LEDs last a long time, but they don’t last forever. And when it’s time to procure replacement products or components, owners face a special set of challenges, as LD+A columnist Norma Frank, describes in her October column. An excerpt follows:
With traditional lighting, standardized components are installed in a luminaire that provides a housing, optics and electrical connections. When lamps and ballasts fail, a replacement can be pulled from replacement stock or easily procured through a local distributor from multiple vendors.
With LED lighting, the light source, driver and luminaire are typically manufacturer-specific. If the light engine and/or driver can be replaced, it must be replaced by the same component or one approved by the manufacturer. If components aren’t serviceable, the entire luminaire may need to be replaced.
Of course, this becomes even more challenging because product cycles have become dramatically compressed due to ongoing source development. Product cycles that used to last as long as decades have shrunk to one-to-two years or even less. The higher cost of LED products, coupled with owner perceptions about LED product longevity, often means few or no spares are purchased. On the other side, some owners opt for lower-cost LED products that feature lower-quality components likely to fail sooner. In both cases, the product or its components may not be available in the future. In the latter case, the manufacturer may no longer be in business.
So when a component fails, it falls on maintenance personnel to track down replacement parts or complete luminaires, which can be extremely time-consuming and present the owner with an unexpected maintenance cost. Unfortunately, this cost is typically not included in the warranty, as warranties typically cover product replacement but not labor.
The problem of non-standardized drivers becomes exacerbated due to the customization trend in LED lighting. Specifically, programmable drivers. These drivers are programmed to a maximum output (typically current) for its LED load, resulting in a precise light output and wattage. Programming may occur at the factory, though some products allow the installer to do it in the field using special tools.
Replacement can be very time-consuming. LSD 74-2016, a guide to LED driver replacement published by the National Electrical Manufacturers Association (NEMA), recommends that a photo be taken of the driver label and LED module. The label should provide information about the system and driver replacement. The manufacturer should also print the programmed current label on the label or a second label. If the same driver manufacturer is used, the driver can be replaced if it’s available. If a different manufacturer, NEMA recommends consulting the luminaire or LED module manufacturer to determine the module’s rated current and then obtain a list of suitable replacement drivers. However, programmed values often do not translate between manufacturers, and tuning can be difficult to imitate exactly. This can cause the replacement luminaire to appear visually brighter or dimmer than neighboring luminaires. Unfortunately, field tuning may require tools and processes unique to the manufacturer.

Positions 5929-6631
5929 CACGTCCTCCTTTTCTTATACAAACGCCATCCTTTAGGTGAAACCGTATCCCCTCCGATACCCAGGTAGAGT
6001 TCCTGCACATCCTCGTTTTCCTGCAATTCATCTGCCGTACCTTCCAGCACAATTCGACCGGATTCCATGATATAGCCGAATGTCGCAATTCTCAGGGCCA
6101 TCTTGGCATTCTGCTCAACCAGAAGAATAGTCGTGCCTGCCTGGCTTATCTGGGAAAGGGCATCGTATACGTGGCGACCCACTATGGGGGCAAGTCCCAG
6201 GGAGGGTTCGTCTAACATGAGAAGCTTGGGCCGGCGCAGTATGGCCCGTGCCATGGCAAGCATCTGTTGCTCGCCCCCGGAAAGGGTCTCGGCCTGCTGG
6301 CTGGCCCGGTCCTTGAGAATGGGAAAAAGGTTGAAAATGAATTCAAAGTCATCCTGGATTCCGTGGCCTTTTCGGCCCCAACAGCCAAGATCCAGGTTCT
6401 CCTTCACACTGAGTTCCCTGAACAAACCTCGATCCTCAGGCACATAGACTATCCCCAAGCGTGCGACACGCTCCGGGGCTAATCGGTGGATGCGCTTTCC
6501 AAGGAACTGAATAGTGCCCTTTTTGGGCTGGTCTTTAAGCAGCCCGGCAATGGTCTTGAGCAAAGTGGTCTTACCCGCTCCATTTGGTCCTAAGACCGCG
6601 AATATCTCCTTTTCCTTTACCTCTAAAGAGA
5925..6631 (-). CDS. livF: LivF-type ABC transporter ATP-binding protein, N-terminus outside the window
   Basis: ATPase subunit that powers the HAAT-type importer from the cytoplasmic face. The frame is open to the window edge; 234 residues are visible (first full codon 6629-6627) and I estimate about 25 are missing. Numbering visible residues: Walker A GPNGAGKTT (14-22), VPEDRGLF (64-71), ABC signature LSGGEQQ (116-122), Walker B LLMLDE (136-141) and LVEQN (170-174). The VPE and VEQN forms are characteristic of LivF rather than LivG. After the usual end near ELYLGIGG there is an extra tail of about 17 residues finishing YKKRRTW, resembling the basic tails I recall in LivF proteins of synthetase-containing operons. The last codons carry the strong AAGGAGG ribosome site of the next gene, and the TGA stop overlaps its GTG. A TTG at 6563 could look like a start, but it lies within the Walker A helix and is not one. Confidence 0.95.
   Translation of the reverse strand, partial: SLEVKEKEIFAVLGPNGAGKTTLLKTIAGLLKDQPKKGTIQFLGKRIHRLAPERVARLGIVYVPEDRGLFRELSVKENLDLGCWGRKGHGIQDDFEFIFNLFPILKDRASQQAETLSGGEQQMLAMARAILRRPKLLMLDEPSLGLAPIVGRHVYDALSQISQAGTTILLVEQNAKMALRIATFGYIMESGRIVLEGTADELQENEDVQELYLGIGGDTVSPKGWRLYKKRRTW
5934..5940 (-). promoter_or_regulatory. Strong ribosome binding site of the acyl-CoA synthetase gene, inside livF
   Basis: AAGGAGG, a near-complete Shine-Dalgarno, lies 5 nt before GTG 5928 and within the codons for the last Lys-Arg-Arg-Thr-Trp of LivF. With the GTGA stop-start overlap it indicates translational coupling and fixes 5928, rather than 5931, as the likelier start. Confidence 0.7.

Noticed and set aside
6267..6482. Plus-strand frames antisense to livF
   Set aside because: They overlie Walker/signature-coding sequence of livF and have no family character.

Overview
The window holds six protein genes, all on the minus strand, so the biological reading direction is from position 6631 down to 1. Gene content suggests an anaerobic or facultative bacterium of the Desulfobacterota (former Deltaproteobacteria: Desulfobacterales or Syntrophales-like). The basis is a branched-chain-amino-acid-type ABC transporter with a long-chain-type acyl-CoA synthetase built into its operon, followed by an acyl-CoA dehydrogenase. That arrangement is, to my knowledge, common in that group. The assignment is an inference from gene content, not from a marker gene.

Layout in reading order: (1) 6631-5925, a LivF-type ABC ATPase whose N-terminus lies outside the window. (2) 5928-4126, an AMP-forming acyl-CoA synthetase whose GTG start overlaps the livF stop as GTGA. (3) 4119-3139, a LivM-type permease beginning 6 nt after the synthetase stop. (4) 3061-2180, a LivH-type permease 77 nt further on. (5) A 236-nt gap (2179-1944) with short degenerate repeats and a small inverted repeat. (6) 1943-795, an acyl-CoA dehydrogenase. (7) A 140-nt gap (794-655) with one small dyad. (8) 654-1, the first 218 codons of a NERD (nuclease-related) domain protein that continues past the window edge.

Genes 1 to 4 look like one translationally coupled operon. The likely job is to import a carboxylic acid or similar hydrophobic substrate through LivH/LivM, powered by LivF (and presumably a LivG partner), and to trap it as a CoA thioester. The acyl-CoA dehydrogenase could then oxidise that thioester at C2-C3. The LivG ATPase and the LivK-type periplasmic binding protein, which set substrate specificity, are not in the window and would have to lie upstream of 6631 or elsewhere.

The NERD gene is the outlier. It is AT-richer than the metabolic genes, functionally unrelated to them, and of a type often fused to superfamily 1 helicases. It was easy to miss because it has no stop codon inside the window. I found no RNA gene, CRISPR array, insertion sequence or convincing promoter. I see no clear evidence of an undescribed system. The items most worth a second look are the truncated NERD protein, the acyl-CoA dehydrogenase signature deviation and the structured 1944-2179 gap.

All of the above service can be costly and challenging. What follows are several steps that owners, specifiers and the industry can take to mitigate this problem:
Owners and specifiers should understand that despite the longevity of LED lighting, components may fail and need to be replaced. They should also understand that the level of maintenance is related to the quality of the luminaire and its components. And they should understand that maintenance can be costly if products are manufacturer-specific and/or not available in the future, not field-serviceable and not easily serviced. Specifiers should educate their clients about these issues.
Owners and specifiers should ask questions such as: What needs to happen if something goes wrong? Are the products field-serviceable? Are parts interchangeable? Will luminaires and components be available in the future?
Owners and specifiers should prefer vendors that are likely to be in business in the future, use high-quality components and keep their promises.
LED luminaires should be field-serviceable (serviceable below the ceiling) with features facilitating service, such as quick disconnects for drivers. Fortunately, the industry appears to be moving in that direction. Specifiers should show a preference for these products to best serve their clients.
The industry should encourage standardization initiatives such as Zhaga and the Module-Driver Interface Special Interest Group (MD-SIG), which aim to provide the lighting market with standardized, multivendor interfaces between LED luminaire components.
Owners and specifiers should demand warranties that cover labor as well as product replacement.
LED maintenance may be minimal, but it can be costly. By carefully vetting products and vendors, preferring field-serviceability and standardization, and demanding maintenance-friendly warranties, owners and specifiers can be better assured of smooth maintenance operations with fewer surprises.